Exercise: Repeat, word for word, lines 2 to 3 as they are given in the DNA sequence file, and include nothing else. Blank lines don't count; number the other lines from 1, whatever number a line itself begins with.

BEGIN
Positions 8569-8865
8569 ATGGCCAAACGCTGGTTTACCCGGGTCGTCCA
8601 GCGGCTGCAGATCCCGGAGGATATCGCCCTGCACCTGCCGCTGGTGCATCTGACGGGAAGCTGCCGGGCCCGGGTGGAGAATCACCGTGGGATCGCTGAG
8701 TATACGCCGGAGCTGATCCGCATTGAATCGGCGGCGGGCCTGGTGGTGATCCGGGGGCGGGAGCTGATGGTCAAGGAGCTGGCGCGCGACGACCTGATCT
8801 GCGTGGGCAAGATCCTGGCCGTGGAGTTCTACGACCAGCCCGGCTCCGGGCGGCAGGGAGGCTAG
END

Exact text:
8569 ATGGCCAAACGCTGGTTTACCCGGGTCGTCCA
8601 GCGGCTGCAGATCCCGGAGGATATCGCCCTGCACCTGCCGCTGGTGCATCTGACGGGAAGCTGCCGGGCCCGGGTGGAGAATCACCGTGGGATCGCTGAG